Micaela Demeter, Dover School Board Member, said: “Recent court rulings have upheld what Granite Staters have known for decades: NH underfunds its public schools by the largest margin in the entire country, downshifting about 70% of the true costs onto taxpayers in local districts.  To borrow a concept I frequently use with my children, our legislature needs to do its constitutionally mandated duty and adequately fund public schools – the “Must Do” – rather than continuing to siphon public funds into private education – a “Want To” for some in our state.  Today a group of self-identified fiscally conservative legislators voted to expand eligibility for the “Want To” school voucher program, which will cost New Hampshire taxpayers tens of millions of dollars that could – and should – be used to support students in public schools.  The irony of this decision does not escape me.”

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After Back-To-Back Deadly Shootings at NH Hospital and in Manchester, NH Gun Violence Prevention Coalition Urges Action To Prevent Future Tragedies

CONCORD, NH – After two deadly shootings in New Hampshire this weekend — one at the NH State Hospital in Concord on Friday night and one in Manchester early on Saturday morning — members of the NH Gun Violence Prevention Coalition released the following statements.

“The NH Gun Violence Prevention Coalition extends our heartfelt condolences to the family and loved ones of Bradley Haas, the Franklin Police Department, the NH State Police, the staff and patients at NH Hospital, and everyone impacted in the surrounding Concord community,” said Zandra Rice Hawkins, director of GunSense NH, a project of Granite State Progress. “We also commend the quick actions of the state officer who engaged and disabled the shooter, thereby ensuring that there were no additional victims. That officer unquestionably saved lives on Friday, and we are grateful.”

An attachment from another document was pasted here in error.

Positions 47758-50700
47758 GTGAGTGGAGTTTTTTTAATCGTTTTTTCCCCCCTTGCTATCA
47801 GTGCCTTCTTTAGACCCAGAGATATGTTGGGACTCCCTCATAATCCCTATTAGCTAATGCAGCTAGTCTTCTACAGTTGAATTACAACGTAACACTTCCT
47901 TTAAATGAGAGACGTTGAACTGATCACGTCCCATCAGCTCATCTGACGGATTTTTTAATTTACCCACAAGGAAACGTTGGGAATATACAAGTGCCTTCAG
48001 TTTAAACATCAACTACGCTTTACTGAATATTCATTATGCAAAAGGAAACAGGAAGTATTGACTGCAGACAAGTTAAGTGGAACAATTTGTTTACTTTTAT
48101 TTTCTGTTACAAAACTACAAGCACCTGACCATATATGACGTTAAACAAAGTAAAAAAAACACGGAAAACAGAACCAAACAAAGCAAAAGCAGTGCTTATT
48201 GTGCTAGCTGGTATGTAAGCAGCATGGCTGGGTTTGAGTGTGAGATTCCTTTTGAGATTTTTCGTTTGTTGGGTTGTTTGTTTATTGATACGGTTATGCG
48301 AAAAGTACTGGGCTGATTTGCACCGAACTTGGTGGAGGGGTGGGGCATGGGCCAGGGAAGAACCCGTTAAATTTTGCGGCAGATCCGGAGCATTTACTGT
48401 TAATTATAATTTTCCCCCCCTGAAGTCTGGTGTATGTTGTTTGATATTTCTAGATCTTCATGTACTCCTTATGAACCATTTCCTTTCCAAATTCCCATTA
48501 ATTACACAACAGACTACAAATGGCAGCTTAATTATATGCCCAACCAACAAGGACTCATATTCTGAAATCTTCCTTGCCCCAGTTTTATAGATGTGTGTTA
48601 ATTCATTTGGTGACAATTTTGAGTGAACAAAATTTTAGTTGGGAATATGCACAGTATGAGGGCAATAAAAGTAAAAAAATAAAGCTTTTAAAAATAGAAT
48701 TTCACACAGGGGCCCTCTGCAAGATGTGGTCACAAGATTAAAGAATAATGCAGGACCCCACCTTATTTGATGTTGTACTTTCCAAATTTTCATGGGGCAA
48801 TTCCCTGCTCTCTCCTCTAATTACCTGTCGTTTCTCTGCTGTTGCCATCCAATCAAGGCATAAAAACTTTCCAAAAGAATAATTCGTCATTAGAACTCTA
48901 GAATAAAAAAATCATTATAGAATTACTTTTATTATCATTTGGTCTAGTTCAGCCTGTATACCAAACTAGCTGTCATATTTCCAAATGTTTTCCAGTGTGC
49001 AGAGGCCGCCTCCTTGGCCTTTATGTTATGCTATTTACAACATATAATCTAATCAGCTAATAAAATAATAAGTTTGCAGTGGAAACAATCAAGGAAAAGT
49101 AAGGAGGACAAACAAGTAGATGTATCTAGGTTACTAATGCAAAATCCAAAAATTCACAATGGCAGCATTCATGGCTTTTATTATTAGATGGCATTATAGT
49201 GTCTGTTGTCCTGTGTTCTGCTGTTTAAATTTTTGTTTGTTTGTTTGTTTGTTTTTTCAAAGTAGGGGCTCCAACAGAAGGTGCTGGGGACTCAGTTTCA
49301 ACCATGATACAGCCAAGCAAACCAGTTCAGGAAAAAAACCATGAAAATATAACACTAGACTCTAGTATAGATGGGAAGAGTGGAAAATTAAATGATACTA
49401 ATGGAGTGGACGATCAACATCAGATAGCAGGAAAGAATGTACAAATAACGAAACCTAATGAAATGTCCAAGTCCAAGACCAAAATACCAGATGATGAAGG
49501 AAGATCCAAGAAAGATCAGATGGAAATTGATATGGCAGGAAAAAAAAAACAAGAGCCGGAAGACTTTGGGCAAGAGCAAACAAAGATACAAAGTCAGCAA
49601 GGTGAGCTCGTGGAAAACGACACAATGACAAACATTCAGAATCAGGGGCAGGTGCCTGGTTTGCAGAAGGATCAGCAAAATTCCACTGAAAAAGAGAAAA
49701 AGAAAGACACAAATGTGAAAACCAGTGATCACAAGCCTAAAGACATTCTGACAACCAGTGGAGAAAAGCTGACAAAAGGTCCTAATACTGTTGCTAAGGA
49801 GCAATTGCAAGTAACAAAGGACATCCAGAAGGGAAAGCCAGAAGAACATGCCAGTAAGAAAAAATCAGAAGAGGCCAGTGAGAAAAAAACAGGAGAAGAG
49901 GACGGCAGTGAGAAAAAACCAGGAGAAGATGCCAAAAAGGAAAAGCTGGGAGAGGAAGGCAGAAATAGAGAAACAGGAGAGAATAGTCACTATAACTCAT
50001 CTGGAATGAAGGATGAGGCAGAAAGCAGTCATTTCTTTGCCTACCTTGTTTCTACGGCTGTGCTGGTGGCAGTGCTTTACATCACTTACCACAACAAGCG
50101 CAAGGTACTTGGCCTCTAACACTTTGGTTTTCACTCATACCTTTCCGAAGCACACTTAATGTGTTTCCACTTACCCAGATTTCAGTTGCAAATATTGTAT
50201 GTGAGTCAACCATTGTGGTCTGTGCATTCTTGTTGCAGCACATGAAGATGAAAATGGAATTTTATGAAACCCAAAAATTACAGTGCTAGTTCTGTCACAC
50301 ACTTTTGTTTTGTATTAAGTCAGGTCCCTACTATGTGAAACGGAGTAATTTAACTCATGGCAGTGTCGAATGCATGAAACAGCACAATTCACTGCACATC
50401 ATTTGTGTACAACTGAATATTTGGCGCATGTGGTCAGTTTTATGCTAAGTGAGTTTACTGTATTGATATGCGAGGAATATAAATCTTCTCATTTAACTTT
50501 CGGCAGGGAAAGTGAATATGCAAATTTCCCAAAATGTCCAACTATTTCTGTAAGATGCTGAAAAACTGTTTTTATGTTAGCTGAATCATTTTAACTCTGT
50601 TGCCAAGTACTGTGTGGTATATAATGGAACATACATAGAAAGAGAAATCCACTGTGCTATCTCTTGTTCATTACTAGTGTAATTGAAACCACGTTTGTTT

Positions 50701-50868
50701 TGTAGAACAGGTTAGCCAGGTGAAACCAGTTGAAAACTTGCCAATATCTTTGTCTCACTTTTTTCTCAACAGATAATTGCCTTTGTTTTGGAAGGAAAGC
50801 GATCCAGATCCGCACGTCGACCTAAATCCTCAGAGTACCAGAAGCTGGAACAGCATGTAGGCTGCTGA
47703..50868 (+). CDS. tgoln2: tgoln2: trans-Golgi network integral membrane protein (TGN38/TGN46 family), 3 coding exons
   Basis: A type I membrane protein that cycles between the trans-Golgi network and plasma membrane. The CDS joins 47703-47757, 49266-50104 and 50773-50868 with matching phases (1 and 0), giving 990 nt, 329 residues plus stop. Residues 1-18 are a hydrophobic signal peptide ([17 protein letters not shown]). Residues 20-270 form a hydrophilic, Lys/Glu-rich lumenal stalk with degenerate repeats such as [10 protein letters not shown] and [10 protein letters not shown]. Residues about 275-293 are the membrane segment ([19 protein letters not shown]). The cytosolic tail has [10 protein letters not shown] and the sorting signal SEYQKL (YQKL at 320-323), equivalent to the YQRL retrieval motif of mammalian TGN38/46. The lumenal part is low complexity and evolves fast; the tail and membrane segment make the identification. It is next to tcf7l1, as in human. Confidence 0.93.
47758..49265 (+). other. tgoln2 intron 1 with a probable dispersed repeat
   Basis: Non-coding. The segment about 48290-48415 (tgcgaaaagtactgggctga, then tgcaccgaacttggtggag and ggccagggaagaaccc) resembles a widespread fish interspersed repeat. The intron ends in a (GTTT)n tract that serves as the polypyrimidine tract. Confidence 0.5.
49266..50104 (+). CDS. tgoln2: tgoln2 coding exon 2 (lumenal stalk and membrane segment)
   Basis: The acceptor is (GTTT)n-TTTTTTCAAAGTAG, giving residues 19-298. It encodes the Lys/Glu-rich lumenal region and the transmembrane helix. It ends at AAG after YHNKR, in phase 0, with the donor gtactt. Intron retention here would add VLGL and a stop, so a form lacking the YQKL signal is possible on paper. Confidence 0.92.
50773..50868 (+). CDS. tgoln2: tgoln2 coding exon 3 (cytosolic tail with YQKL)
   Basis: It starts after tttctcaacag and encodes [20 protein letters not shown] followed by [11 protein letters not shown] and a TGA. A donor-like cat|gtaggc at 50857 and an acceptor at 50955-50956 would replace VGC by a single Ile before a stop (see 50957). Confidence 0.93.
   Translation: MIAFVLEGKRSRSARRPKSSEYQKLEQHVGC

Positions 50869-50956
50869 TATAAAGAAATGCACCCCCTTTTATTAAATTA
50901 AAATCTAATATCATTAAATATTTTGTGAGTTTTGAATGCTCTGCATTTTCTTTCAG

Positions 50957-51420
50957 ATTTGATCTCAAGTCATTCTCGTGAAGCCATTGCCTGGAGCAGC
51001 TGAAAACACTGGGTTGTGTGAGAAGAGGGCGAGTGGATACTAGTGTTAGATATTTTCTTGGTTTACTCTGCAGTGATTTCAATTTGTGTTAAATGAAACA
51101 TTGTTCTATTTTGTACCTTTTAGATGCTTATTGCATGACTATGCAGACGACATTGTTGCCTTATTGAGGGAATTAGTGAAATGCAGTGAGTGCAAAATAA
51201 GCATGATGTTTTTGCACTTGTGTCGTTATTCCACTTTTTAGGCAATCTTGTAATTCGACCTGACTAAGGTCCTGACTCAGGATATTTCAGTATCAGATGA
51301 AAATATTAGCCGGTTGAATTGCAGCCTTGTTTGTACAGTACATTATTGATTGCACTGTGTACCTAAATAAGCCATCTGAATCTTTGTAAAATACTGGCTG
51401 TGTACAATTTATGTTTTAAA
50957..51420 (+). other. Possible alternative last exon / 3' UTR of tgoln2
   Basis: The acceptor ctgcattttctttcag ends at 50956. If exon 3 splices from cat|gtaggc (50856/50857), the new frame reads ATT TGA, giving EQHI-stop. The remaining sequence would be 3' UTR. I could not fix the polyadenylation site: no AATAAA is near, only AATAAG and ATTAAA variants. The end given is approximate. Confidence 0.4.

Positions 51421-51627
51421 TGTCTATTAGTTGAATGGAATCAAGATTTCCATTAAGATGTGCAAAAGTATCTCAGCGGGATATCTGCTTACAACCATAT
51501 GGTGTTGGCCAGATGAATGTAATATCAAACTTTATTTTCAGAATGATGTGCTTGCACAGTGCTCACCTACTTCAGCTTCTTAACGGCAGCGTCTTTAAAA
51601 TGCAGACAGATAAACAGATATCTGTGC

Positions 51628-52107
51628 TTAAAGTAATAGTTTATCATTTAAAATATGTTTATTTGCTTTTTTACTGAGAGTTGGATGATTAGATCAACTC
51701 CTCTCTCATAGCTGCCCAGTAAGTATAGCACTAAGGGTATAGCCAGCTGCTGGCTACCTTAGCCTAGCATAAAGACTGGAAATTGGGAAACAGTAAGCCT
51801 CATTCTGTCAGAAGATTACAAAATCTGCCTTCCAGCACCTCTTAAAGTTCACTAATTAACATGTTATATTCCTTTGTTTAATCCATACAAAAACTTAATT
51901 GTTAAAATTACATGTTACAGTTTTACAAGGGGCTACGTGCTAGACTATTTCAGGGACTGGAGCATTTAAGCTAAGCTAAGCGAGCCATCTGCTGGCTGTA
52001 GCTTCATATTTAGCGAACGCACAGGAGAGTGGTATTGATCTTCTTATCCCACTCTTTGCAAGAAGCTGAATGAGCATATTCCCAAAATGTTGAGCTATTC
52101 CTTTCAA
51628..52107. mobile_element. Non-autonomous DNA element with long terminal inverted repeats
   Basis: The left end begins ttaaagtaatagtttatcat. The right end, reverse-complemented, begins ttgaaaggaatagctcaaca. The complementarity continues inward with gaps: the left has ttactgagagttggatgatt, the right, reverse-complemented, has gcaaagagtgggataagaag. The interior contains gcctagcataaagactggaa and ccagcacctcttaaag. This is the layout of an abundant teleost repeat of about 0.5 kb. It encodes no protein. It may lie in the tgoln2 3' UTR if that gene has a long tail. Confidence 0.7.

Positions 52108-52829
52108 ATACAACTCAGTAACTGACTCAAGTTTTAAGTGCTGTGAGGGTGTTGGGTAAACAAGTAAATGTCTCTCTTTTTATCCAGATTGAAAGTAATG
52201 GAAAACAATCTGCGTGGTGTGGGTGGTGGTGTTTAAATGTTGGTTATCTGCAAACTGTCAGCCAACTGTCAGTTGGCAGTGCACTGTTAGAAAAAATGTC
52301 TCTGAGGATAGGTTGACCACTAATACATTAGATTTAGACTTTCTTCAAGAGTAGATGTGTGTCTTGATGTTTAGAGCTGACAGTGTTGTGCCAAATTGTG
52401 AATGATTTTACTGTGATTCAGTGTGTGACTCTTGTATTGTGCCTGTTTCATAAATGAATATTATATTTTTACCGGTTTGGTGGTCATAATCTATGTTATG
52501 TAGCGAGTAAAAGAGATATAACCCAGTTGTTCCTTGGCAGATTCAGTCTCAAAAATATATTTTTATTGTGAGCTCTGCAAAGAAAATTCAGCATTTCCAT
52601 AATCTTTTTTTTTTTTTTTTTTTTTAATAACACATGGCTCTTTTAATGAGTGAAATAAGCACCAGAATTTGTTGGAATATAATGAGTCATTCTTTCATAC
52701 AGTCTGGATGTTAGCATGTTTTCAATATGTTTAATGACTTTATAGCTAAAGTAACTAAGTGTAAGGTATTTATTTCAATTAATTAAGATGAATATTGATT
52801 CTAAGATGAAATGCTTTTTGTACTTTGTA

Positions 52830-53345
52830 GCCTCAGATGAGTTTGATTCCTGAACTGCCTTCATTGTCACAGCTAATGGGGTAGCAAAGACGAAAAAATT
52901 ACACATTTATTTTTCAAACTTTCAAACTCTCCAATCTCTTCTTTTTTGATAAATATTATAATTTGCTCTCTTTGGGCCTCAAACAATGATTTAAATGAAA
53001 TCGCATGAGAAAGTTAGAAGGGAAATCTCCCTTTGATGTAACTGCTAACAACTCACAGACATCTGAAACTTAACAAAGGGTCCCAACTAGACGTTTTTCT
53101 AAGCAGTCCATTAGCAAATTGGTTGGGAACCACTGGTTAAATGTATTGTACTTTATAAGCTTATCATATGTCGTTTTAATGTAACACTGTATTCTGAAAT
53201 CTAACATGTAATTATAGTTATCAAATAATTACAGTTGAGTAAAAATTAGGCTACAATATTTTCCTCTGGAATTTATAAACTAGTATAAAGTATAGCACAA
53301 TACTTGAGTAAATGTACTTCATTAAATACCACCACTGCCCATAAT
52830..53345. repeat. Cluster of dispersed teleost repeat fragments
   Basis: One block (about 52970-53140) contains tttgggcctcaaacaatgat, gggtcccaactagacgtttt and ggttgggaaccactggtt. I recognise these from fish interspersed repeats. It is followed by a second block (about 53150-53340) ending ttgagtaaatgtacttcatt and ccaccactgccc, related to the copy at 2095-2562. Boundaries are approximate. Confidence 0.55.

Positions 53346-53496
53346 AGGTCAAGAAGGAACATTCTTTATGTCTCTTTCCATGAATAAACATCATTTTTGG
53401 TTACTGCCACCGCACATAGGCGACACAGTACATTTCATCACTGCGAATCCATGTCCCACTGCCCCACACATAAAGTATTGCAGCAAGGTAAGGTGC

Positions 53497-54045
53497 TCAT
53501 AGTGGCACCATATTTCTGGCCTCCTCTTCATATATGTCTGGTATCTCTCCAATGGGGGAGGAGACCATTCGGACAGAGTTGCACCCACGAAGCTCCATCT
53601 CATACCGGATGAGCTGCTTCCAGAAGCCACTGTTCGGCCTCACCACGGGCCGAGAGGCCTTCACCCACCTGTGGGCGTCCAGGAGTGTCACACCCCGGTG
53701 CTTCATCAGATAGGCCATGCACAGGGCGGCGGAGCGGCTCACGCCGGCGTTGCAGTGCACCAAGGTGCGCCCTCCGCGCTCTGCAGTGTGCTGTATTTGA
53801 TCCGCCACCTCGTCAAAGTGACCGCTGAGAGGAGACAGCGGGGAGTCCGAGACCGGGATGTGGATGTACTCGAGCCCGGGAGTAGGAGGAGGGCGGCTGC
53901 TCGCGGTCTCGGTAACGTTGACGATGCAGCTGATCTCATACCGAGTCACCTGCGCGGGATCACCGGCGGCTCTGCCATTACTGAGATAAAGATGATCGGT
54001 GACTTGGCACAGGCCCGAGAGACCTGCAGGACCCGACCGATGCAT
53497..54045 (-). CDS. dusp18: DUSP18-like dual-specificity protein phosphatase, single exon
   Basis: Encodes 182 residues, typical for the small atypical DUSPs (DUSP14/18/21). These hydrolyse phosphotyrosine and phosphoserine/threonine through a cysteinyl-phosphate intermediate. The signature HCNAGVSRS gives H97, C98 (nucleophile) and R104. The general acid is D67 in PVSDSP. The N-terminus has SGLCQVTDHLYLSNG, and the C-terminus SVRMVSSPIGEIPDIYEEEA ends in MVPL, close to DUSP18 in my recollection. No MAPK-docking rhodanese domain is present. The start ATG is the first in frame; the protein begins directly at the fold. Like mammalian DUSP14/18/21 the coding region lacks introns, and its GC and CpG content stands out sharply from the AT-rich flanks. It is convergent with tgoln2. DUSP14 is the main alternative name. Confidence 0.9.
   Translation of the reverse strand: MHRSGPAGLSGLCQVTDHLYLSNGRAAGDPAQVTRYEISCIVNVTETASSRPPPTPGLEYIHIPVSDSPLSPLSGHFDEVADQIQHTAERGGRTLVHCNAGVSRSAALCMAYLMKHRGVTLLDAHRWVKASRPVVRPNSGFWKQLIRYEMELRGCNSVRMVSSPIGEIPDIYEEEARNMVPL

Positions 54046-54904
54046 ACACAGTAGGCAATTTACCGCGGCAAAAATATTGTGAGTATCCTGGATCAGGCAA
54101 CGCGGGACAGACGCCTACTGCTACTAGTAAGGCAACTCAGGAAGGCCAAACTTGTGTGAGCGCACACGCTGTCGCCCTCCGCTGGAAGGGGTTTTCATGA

“An entire community was affected by the shooting at New Hampshire Hospital,” said Tracy Hahn-Burkett of the Kent Street Coalition, a member of the NH Gun Violence Prevention Coalition. “Hospital employees hid behind desks and barricaded themselves in closets, Concord residents heard the blares of sirens, and people all over the area wondered, ‘Is it our turn now?’ This is what living in a nation that accepts gun violence as a way of life has done. Despite Governor Chris Sununu and Attorney General Formella’s insistence that New Hampshire is the safest state in the nation, New Hampshire has never been immune from gun violence. Friday’s shooting shone a spotlight on that truth. It’s important to note that the prohibition of firearms on NH State Hospital grounds made it easy for law enforcement to identify the shooter. The same might not be said in situations where law enforcement arrives in an active shooter situation amongst multiple armed individuals and the potential for confusion and additional loss of life is even greater. How many more shootings will it take—how many more people have to die—before our elected representatives will follow the will of the people and enact reasonable gun violence prevention measures to reduce the bloodshed and fear in the Granite State?”